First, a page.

Held at the IN3 headquarters in Castelldefels, Spain, on Friday March 9th, 2007, this open workshop of the MODINIS project, Breaking Barriers to eGovernment, will focus on ways in which innovation can be and has been achieved in eGovernment to improve governance in the information age. How can the widespread diffusion of the Internet and Web enable governments to transform not only the delivery of public services but also approaches to governance? The project has already identified 7 key categories of barriers to the development of eGovernment across Europe. This workshop turns attention to approaches for overcoming these barriers to stimulate innovation. These approaches span at least four key categories: legislative, technological, citizen-centric and organizational solutions.
Here come my notes for the first part of the workshop.
Innovation in a Networked Society
Manuel Castells, Universitat Oberta de Catalunya y University of Southern California, USA
In the whole world there has been a deep evolution of power. At the international level, nation-states and international institutions do have to establish a new process of decision making that relies on the different stages of Administration (i.e. national vs. supranational), the powers of multinational corporations, NGOs (which Castells calls “new governmental organizations”, as most of them are subsidized by governments), etc. In the case of the European Union, the change is even more explicit due to the different treaties of the Union.
Thus, the centralized administrations of nation-states, have to set network channels to interact at both with sub-levels of public administration and with supranational levels of administration and international coordinating agencies.
The keys for success of e-Government are:
- Databases: The heart of network e-Government. Accessible and inter operable.
- Software: Customized applications. Inter operable, based on standards.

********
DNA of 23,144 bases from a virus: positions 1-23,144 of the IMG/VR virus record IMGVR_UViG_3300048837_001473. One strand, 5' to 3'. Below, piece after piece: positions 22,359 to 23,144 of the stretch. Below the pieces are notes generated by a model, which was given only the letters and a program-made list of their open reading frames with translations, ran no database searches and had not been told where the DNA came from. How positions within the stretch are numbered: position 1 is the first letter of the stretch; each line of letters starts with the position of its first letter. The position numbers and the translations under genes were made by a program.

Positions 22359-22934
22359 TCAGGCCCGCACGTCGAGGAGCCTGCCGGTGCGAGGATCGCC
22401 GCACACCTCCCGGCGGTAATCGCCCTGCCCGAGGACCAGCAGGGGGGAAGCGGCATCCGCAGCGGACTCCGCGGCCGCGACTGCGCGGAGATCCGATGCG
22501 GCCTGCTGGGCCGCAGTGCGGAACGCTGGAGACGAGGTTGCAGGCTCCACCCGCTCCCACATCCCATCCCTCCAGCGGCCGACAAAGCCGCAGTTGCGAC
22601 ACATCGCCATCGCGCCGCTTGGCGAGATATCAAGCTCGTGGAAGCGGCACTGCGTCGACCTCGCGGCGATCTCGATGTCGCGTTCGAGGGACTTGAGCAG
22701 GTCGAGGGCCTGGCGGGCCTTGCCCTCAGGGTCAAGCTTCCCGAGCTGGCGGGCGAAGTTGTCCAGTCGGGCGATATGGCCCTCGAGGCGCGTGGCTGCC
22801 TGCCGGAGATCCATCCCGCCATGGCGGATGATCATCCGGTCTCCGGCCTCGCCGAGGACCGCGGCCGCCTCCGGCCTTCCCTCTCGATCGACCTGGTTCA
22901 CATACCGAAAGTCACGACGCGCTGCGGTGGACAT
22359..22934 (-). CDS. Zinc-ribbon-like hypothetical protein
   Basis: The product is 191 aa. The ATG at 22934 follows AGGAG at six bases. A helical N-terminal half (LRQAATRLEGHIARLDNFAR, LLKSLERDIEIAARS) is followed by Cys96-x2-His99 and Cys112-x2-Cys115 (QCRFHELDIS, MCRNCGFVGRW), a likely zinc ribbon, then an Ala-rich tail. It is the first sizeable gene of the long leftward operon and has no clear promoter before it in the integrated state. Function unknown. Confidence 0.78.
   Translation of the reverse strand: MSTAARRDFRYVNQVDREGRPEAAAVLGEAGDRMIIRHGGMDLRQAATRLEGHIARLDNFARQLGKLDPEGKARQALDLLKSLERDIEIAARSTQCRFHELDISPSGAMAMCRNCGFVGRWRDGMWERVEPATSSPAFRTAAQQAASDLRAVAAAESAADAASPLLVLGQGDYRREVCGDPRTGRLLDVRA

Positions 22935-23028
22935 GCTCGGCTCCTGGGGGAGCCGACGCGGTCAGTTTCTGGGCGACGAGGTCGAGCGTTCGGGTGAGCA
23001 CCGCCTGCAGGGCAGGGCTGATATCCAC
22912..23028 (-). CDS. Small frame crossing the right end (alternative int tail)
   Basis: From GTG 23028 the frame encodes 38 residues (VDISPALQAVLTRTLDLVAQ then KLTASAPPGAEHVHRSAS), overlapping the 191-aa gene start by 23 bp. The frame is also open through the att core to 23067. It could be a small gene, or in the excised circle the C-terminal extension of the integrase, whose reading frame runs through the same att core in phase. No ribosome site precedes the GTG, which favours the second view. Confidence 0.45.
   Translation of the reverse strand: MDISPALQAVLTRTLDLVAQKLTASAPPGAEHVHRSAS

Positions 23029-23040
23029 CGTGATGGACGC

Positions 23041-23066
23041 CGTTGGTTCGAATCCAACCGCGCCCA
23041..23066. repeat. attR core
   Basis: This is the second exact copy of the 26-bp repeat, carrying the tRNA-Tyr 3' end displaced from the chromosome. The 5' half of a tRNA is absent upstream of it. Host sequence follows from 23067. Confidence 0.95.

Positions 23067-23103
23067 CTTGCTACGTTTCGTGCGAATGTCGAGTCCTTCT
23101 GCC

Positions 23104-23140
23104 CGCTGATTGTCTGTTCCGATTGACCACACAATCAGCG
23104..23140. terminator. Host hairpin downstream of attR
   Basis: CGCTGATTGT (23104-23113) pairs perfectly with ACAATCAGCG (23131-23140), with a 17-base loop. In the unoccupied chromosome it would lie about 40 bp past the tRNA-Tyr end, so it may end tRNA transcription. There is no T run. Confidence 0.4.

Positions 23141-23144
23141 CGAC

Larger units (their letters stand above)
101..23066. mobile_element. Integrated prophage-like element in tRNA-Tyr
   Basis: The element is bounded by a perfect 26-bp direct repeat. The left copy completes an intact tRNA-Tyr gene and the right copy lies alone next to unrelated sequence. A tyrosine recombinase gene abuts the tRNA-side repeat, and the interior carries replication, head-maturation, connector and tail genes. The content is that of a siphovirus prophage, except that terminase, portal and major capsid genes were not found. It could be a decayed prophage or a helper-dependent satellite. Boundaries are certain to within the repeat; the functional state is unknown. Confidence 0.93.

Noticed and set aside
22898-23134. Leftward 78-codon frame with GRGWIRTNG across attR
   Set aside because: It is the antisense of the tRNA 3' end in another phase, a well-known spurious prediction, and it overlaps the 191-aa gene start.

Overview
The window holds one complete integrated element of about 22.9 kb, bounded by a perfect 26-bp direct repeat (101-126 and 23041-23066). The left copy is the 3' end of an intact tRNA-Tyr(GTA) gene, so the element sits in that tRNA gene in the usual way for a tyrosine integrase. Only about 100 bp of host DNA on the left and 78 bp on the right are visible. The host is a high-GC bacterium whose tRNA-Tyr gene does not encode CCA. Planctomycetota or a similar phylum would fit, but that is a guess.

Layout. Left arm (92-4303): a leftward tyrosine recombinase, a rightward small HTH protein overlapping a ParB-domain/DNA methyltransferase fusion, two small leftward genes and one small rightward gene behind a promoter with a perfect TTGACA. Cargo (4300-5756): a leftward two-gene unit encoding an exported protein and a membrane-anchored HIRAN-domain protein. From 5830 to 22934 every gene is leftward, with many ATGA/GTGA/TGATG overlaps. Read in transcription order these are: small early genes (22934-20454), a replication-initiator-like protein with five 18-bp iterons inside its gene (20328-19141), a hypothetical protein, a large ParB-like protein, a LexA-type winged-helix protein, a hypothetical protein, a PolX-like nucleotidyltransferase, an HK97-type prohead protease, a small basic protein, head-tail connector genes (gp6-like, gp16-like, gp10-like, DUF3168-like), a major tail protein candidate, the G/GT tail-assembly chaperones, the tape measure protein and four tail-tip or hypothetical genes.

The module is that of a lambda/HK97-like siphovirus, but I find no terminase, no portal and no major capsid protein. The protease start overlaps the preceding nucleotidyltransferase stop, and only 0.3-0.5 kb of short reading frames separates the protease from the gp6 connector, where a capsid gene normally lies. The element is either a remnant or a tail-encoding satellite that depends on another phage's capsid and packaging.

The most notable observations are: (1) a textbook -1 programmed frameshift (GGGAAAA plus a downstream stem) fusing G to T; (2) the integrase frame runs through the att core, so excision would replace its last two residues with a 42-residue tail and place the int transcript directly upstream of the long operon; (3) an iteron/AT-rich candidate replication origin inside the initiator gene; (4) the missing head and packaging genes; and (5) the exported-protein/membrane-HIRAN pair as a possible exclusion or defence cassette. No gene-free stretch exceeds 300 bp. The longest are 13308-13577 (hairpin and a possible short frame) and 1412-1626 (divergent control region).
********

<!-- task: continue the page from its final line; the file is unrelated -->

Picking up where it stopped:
- New rules for administration relationships, fostering horizontal relationships among administrations. The network state requires a network administration which requires network technologies.
- Transparency: Every transaction should directly to an accessible, public record. And the more the transparency, the more (citizenship) participation. And the more transparency, the less corruption.
Some of the most important barriers for e-Government are:
Information, and possibility of access in an interactive way, is a pre-requisite for citizen participation. The state of things now is that it seems there is an ongoing process of administration networking among administrations, but not with citizens, besides one-way information systems.
Regarding technology itself, the problem is that lack of competence makes that the users (administrations) are not setting their IT strategies but tech providers. The Administration should have the autonomous capacity to choose and decide their best tech strategy.
Hierarchical organizations is yet another barrier. Based on asymmetrical information, uncertainty areas emerge and, hence, networks based on power over those areas of uncertainty appear. Notwithstanding, this structure does not fit with the technological structure of of records and data, that, by definition, reduce uncertainty. Resistance to lose power in one’s area of uncertainty is clearly a barrier for IT and network technologies spreading.
In the same way, the transparency that network technologies bring might be a menace for those not interested in having all their acts that much exposed.